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Why My Current Mac is Probably My Last

The Mac I’m using today — without question the best computer I’ve ever owned — is almost certainly my last Mac.

This machine is a Macbook Air, a 13-inch model that came out last year. It is a stunningly fine combination of size, style and power. And Mac OS X 10.6 “Snow Leopard” is a terrific operating system. I’ve customized it for my needs, and have truly enjoyed using it.

Because so much of my work depends on having a reliable and up-to-date computer, I buy a new one each year, using the older one as a backup in case of trouble with the newer machine. In recent years, that has meant owning two roughly equivalent Macs.

The latest Macbook Air went on sale this week. As is always the case with technology, it’s even more powerful than the one I have. I crave it. I won’t buy it.

Here’s the key issue: Not only does the new model come with OS X Lion installed, it will not run Snow Leopard at all. 

Lion is far too new for me to trust as my primary OS. And it is a radical departure — so radical in key ways that I can’t imagine _ever_ trusting it.

The hardware issue is entirely Apple’s choice. On these new Macbook Airs, using Parallels or VMWare Fusion, I could install any version of Windows or Linux on the new Air, and they’d run, provided there was support for the hardware. The only gotcha, for the moment, would be the Thunderbolt port. I assume Windows and popular Linux distributions, even older versions, will add support (if they haven’t already). But Apple’s policy is to make it impossible to run earlier Mac OS versions on its new machines, period. If there turns out to be a way to install Snow Lion in a partition, that might help, but I see no sign of that in the research I’ve done.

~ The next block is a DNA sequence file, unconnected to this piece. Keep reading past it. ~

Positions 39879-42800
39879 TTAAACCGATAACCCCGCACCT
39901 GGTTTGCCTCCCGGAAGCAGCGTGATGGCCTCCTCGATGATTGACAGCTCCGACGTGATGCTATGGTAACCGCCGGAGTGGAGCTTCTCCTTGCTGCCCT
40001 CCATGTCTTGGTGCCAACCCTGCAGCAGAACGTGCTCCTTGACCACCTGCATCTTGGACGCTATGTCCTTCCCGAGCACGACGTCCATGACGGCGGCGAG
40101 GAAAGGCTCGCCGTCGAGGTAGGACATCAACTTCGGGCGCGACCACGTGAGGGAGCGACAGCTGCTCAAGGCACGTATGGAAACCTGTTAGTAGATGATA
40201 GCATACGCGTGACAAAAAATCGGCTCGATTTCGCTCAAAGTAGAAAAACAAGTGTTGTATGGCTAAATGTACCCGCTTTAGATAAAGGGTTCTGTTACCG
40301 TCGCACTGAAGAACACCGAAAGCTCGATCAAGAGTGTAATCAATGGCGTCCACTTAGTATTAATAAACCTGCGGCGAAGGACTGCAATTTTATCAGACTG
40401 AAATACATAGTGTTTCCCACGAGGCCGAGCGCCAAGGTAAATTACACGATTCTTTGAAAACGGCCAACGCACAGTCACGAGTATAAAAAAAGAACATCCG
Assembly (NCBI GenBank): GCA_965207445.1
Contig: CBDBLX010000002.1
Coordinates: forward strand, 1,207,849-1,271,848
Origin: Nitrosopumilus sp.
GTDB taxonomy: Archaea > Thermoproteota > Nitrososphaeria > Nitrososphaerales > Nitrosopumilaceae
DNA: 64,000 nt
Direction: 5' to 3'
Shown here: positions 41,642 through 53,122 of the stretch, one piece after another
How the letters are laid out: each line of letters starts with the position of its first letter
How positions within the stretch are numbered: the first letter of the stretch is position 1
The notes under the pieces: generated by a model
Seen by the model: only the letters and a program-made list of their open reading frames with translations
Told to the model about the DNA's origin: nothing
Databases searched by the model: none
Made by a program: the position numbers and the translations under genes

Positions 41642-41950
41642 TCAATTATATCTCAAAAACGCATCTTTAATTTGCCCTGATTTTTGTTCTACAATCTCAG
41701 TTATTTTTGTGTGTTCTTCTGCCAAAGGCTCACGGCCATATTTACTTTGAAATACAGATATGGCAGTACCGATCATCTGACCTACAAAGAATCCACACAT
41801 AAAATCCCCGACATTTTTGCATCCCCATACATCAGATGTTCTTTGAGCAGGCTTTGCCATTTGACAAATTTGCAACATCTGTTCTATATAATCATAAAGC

This wouldn’t be a big issue if I liked Lion more. Some of the changes look terrific, based on reviews. Others are more questionable, even though they’re designed to create a more modern structure — in itself a worthy objective but not when forced on users who have become accustomed to perfectly workable earlier methods.

Still other changes, however, are plainly designed to push Mac users into a more iPad/iPhone-like ecosystem, where Apple gives you permission to use the computers you buy in only the ways Apple considers appropriate. The writing has been on Apple’s wall for some time. It’s aiming for absolute authority over the ecosystem in which all its devices operate. Given the well-chronicled consequences of the company’s control-freakery in the iOS ecosystem, which is being merged with the Mac, that’s unacceptable — to me, at any rate, even if it’s just fine with everyone else.

For the past year, I’d been slowly working to move my desktop/laptop computing over to Linux in any case. It’s slow going for a lot of reasons, not least of which is my inability to replace several must-have tools, notably sparse disk image bundles and several superb applications I use for my blogging and other media creation.

In most ways, Ubuntu runs nicely on the new ThinkPad 220, a computer that is probably the best in its class. Yet I often feel about the experience the way I used to feel about the Windows-Mac comparison that’s held true for so many years: It tends to get in your way, while the Mac tends to get out of your way.

By rejecting its past so thoroughly — a proud history of creating devices that we users could modify for our own purposes with no one’s permission but our own — Apple is forcing me to move on.

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33 thoughts on “Why My Current Mac is Probably My Last

  1. Bob Jones says:

    This isn’t anything new, Apple has always maintained a minimum version of the OS that you can install on a given machine.

    You can’t be guaranteed that a previous version of the operating system will have the drivers or kernel extensions to support hardware in a newer machine. That would give you a very un-Apple experience so they prevent you from doing this.

  2. It sounds like you’ve been planning a move to Linux for some time, even though you admit it both gets in your way and that you can’t find replacements for “must-have” tools & applications.